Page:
Whether you need a new outfit for a special dinner or you’re searching for the perfect souvenir to bring home, there are plenty of places to shop in the Valley. For high-end name brands, head to Scottsdale where glitzy malls offer valet service and five-star dining. At the other end of the spectrum, the Melrose District in Phoenix has a quirky vibe and is known for its vintage furniture and home décor stores. You’ll also find antiques, Southwestern foods, and authentic Native American arts and crafts, if you know where to look in the Valley.
Scottsdale Fashion Square
At 1.9 million square feet, Scottsdale Fashion Square is one of the largest shopping malls in the Southwest, with more than 200 stores and restaurants. A number of those stores, including Vuitton, Cartier, and Gucci, are sole representatives of their brand in Arizona and host exclusive events at the upscale indoor mall. Others, like online sensations UNTUCKit and Morphe, opened their first physical locations here.
While Scottsdale Fashion Square is the place to go for high-end brands such as Prada and ZARA, you can also find Skechers, Anthropologie, H&M, and other popular stores. Between visits to your favorite retailers, watch for the statues, sculptures, and architectural elements on the mall’s Art Walk, or check out the rotating art experience at Wonderspaces.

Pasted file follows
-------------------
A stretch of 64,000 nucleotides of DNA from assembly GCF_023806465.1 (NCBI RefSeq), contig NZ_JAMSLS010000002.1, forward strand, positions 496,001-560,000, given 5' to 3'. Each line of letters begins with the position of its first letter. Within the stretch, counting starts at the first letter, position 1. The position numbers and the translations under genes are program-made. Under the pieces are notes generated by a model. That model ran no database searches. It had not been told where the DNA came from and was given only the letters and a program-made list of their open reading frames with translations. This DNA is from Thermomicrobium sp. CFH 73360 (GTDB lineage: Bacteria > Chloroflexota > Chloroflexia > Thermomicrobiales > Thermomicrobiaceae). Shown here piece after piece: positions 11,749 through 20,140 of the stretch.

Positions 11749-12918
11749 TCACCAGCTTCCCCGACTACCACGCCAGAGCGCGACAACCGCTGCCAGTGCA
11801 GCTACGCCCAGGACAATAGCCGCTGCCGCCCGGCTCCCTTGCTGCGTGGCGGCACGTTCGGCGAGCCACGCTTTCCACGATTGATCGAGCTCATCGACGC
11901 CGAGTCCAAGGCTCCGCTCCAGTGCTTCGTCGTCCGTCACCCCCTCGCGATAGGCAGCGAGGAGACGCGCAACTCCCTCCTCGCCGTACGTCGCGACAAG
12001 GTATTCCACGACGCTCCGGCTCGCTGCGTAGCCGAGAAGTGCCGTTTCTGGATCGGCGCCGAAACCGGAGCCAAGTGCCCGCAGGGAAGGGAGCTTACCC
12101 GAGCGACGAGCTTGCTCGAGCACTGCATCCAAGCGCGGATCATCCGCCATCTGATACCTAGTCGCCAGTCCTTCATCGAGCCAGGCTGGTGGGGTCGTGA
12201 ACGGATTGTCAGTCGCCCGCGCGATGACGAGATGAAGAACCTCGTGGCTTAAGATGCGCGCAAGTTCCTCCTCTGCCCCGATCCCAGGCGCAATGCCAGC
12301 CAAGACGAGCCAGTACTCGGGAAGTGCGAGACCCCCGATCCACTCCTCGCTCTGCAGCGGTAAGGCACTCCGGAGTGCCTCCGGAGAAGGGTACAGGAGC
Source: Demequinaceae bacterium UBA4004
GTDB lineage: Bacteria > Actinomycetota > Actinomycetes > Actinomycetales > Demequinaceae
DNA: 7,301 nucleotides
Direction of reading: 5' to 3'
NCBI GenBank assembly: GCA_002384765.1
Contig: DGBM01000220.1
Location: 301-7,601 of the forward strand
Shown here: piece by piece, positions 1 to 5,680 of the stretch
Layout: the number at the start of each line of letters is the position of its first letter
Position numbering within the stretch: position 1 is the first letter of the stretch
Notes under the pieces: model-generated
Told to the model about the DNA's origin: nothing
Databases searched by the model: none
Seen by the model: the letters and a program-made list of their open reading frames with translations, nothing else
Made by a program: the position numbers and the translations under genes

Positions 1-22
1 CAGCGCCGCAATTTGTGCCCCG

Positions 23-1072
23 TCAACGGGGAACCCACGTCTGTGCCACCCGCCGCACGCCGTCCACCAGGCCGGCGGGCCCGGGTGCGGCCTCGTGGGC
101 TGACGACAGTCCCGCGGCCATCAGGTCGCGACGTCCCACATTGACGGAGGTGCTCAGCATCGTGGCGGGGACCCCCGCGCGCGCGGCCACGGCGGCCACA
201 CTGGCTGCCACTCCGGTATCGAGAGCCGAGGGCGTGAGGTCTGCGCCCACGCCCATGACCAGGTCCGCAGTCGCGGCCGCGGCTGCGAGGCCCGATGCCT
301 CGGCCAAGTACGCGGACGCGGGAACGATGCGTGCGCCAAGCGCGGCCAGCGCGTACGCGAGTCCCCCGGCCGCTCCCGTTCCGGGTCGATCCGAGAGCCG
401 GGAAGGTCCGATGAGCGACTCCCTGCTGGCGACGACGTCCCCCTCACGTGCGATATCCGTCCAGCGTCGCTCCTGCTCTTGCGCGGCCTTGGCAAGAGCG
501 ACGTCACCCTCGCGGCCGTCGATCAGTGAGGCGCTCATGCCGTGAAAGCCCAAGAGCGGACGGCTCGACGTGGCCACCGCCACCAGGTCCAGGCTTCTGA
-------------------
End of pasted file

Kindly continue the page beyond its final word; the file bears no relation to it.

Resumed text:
Other perks at Scottsdale Fashion Square include valet parking and concierge service. The mall has also partnered with several local hotels and resorts to offer exclusive savings to their guests, as well as a welcome gift redeemable at the mall’s concierge desk.
Biltmore Fashion Park
The city’s original destination for luxury brands and fine dining, Biltmore Fashion Park was one of the last outdoor shopping malls to open when it debuted in 1963 before the rise of mega indoor malls. While other outdoor malls struggled to compete with their indoor counterparts, Biltmore Fashion Park survived because it was where the wealthy and the well-known shopped. It didn’t hurt either that the mall had valet service and upscale restaurants. People dressed up—and some still do—to stroll the mall’s central garden on their way to Williams Sonoma, Jo Malone London, Ralph Lauren, and other prestigious stores.
Today, outdoor shopping malls are making a comeback in the Valley. But even though you’ll find bigger and sexier outdoor malls such as Kierland Commons, SanTan Village, Desert Ridge Marketplace, and Tempe Marketplace throughout the Valley and Biltmore Fashion Park has been overshadowed by nearby Scottsdale Fashion Square, it has a charm these newer malls lack.